OTP General Information

Licensing History
Occupational Therapy Practitioners Licensing Program

The Minnesota Department of Health is responsible for licensing occupational therapists and occupational therapy assistants in Minnesota. The Department first began regulating occupational therapy practitioners in June 1996 with a system of registration. The regulations for registration prohibited the use of protected titles unless education, supervised fieldwork and examination requirements were met and the practitioner registered with the Commissioner of Health. In 2000, the Legislature enacted a licensing law to regulate the practice of occupational therapy. The definition and scope of occupational therapy practice remained the same. Licensing regulations prohibit the practice of occupational therapy unless minimum qualification of education, supervised fieldwork and an examination have been met and a license is issued by the Commissioner of Health. Licensees must meet continuing education standards, and the Department can take disciplinary action against any licensed practitioner who violates any of the prohibited acts.

148.6402 Definitions.
Subd. 15. Occupational therapy. "Occupational therapy" means the use of purposeful activity to maximize the independence and the maintenance of health of an individual who is limited by a physical injury or illness, a cognitive impairment, a psychosocial dysfunction, a mental illness, a developmental or learning disability, or an adverse environmental condition. The practice encompasses evaluation, assessment, treatment, and consultation. Occupational therapy services may be provided individually, in groups, or through social systems. Occupational therapy includes those services described in section 148.6404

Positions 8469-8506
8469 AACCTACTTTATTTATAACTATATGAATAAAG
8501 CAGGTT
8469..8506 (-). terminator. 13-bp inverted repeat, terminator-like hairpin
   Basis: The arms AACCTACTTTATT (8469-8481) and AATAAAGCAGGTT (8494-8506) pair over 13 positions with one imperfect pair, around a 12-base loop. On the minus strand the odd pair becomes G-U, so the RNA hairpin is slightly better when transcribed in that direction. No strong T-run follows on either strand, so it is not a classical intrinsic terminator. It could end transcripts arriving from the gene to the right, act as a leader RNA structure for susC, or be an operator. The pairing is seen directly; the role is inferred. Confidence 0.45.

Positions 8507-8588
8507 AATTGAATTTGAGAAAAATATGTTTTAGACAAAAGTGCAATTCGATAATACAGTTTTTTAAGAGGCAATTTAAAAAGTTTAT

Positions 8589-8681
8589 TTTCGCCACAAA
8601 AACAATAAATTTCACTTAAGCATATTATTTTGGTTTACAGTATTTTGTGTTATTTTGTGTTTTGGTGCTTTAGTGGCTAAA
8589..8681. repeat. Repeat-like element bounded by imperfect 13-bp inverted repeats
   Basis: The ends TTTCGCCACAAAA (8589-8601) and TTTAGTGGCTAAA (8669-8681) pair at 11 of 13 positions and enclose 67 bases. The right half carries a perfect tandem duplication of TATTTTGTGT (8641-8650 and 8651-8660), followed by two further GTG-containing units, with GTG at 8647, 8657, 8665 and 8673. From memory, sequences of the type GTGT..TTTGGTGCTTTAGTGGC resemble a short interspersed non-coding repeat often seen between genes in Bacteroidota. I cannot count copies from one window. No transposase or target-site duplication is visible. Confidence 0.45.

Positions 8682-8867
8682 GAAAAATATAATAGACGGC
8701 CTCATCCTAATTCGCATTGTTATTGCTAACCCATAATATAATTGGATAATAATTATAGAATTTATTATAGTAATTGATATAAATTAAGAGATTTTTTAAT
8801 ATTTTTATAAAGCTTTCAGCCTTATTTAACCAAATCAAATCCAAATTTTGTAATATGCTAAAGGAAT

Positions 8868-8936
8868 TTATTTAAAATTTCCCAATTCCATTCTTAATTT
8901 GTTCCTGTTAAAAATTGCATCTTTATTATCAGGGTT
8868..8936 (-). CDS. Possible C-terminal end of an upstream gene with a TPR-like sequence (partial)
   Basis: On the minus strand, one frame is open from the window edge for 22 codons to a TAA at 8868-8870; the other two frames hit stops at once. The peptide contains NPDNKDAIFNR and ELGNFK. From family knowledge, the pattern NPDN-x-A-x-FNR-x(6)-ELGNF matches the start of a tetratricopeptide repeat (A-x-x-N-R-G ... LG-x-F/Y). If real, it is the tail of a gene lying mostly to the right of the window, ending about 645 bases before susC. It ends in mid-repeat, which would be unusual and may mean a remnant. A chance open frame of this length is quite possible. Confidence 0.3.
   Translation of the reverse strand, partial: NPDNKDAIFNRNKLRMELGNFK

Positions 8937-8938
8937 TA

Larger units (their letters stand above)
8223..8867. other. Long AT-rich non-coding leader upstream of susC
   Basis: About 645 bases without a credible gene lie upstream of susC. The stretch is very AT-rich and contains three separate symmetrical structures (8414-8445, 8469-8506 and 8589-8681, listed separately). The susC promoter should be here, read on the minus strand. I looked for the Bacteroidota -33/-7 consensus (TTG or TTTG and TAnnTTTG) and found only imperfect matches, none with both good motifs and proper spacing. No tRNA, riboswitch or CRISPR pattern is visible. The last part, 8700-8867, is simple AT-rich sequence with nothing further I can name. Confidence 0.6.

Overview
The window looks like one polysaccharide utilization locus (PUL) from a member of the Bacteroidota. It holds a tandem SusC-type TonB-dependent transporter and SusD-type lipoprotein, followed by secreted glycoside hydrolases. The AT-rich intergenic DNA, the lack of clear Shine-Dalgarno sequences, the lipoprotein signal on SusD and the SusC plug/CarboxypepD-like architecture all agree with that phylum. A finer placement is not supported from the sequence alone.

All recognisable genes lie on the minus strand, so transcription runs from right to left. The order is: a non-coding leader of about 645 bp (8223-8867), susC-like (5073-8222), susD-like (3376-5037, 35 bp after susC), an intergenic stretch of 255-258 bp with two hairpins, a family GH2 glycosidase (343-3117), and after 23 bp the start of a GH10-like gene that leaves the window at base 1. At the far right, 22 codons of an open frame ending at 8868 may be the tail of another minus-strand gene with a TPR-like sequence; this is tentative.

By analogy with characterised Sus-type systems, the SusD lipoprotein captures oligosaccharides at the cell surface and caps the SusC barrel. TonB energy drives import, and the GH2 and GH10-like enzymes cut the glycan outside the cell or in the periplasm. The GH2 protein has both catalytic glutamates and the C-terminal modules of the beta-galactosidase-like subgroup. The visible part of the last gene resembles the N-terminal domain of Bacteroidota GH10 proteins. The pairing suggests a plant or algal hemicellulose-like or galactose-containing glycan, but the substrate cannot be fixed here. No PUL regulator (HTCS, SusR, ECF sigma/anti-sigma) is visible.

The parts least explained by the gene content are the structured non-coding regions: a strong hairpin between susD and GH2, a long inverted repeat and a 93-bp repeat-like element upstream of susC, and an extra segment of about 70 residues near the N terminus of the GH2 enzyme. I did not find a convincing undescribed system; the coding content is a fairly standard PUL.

The practice of occupational therapy by an occupational therapist or occupational therapy assistant includes, but is not limited to, intervention directed toward:
(1) assessment and evaluation, including the use of skilled observation or the administration and interpretation of standardized or non-standardized tests and measurements, to identify areas for occupational therapy services;
(2) providing for the development of sensory integrative, neuromuscular, or motor components of performance;
(3) providing for the development of emotional, motivational, cognitive, or psychosocial components of performance;
(4) developing daily living skills;
(5) developing feeding and swallowing skills;
(6) developing play skills and leisure capacities;
(7) enhancing educational performance skills;
(8) enhancing functional performance and work readiness through exercise, range of motion, and use of ergonomic principles;
(9) designing, fabricating, or applying rehabilitative technology, such as selected orthotic and prosthetic devices, and providing training in the functional use of these devices;
(10) designing, fabricating, or adapting assistive technology and providing training in the functional use of assistive devices;
(11) adapting environments using assistive technology such as environmental controls, wheelchair modifications, and positioning;
(12) employing physical agent modalities, in preparation for or as an adjunct to purposeful activity, within the same treatment session or to meet established functional occupational therapy goals, consistent with the requirements of section 148.6440; and
(13) promoting health and wellness.

Updated Tuesday, December 13, 2016 at 09:39AM